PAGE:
I recently got connected to Kavithaa Narasimhan, Founder and Managing Partner of Madras4 Enterprises. Based in Chennai, her venture works with marginalized and disadvantaged groups, senior citizens and differently abled people to produce a range of handcrafted, eco- friendly and upcycled products and accessories such as bags, home decor items using traditional art, chemical free skin care products, block printed with vegetable dye handloom sarees, dupattas, and stoles.
Shipra Bhatia (SB): Tell us a bit about your family, career background and the path that led you to set up Ekagrata?
Kavitha Narasimhan (KN): I was born and brought up in Mylapore, in Chennai, Tamil Nadu, India. I graduated from SIET College and later obtained a Masters in Financial Management from Annamalai University. I took up a career as an Administrator / Counsellor in an IT Company in Chennai where I got the opportunity to work across various departments such as Marketing, HR and Operations departments. After opening a restaurant in Yercaud, I moved back to Chennai. I started working with people with disabilities in the social development sector.
During my tenure in the social sector, I realized that there is an abundance of talent and skill in the market, but somewhere we cannot harness it fully. With the help of my partner, we did community resource mapping and started a small social enterprise called “Madras4 Enterprises” in January 2018.
SB: The reason behind the name of your enterprise?
KN: Madras is the old name of Chennai and since my partner and I were born and brought up in Mylapore, with pin code 600004 – we named the enterprise “Madras4 Enterprises”. The growth and consumer support have motivated us to start Ekagrata – An outlet for Madras4 Enterprises.
SB: What’s the aim of your enterprise? What problem are you setting out to solve and how?
KN: We are providing a marketing platform for eco-friendly products and a sustainable livelihood opportunity for people from disadvantaged and marginalized sections of the society. We design customer-driven products, and we take utmost care in finishing the products by market standards, and our USP is to influence the consumer by the quality of the products and not by charity model which usually is the case in the social sector.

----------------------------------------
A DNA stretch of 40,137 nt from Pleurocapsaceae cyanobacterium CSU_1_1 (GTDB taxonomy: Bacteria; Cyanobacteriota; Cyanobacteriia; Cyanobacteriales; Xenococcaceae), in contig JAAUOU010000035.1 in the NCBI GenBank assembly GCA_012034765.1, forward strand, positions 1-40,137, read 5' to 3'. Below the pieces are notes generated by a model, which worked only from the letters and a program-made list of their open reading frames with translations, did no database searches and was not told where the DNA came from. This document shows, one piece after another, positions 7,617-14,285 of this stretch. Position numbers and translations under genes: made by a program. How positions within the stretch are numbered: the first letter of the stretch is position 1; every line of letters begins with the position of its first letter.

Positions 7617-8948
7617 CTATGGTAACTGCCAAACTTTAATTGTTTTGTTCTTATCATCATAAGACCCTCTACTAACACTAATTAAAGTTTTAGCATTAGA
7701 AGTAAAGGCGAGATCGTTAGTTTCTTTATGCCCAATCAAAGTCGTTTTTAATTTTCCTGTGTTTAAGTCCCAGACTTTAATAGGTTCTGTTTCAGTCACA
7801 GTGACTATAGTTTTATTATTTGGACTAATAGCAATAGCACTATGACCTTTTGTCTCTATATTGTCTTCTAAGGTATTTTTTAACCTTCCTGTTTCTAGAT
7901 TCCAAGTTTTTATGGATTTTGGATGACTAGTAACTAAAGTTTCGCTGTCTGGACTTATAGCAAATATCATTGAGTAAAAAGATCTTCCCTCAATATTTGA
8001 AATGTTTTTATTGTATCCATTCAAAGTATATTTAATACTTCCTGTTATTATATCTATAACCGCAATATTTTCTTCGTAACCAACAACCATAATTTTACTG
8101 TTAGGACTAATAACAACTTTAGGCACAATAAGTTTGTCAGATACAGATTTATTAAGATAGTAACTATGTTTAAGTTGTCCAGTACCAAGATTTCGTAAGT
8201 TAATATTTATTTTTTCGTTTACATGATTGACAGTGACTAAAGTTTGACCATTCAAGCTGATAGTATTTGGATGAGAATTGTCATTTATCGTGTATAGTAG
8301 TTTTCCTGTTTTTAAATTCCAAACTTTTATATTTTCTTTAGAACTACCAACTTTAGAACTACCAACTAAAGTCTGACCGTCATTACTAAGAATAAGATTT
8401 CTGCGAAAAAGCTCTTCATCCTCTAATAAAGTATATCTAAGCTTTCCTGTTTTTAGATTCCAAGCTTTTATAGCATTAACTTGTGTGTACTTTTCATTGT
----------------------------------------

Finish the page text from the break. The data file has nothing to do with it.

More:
There are a lot of production houses across geography, but the challenge is to market the right product to the right customer at the appropriate price range.
SB: What is so special about Ekagrata? What is unique about the products?
KN: At Ekagrata, we are innovative and creative and evolve every day. We design eco-friendly products and engage people living in rural and semi-urban areas to develop the same.
Having run a restaurant earlier, preparing and serving fresh culinary items is very important to me. We also aim to promote fresh culinary homemade products such as fresh jams, herbal hair oil, sprouted wheat flour, ready to mix paste for rice, etc. We do not use plastic packagings for our products.
For kitchens, we have expanded our range to include products made by senior citizens.
We have recently added block printed handloom material with natural vegetable dye to our product range to revive and resurrect our traditional textiles and techniques and also give the customers natural products that are chemical free and handcrafted.
SB: What has been the social/cultural/economic impact of Ekagrata?
KN: We are encouraging people to use cloth bags replacing single-use plastics and become more socially and environmentally conscious buyers.
We always get a “Wow” feedback from customers looking at the finish and high quality of our products, followed by a question “Can people with disabilities do such products?” So we take immense pride in the way we are presenting the products that make the shift to dignity from charity!
Through sustainable livelihood, we have impacted the lives of over 50 people in the very first year itself, and we hope to continue this in the coming years.
SB: What significant challenges do you see for your venture in the next five years?
KN: When I say resource mapping, it calls for coordination across areas (both rural & semi-urban) to complete products on time and the logistics. This keeps us on our toes to avoid delayed deliveries.
For the record, in the last year – we do not have even a single delayed delivery!!
SB: How many resources did you need to initiate Ekagrata?
KN: We started with one tailor for the cloth bags and then identified to work with an NGO in a rural area in southern Tamil Nadu and roped in on-call fifteen tailors with Polio and spinal cord injury and from then there has been no looking back.
SB: What message would you like to give to the young women who want to become an entrepreneur?
KN: Dream big, work hard and learn to do the job yourself before you delegate to others.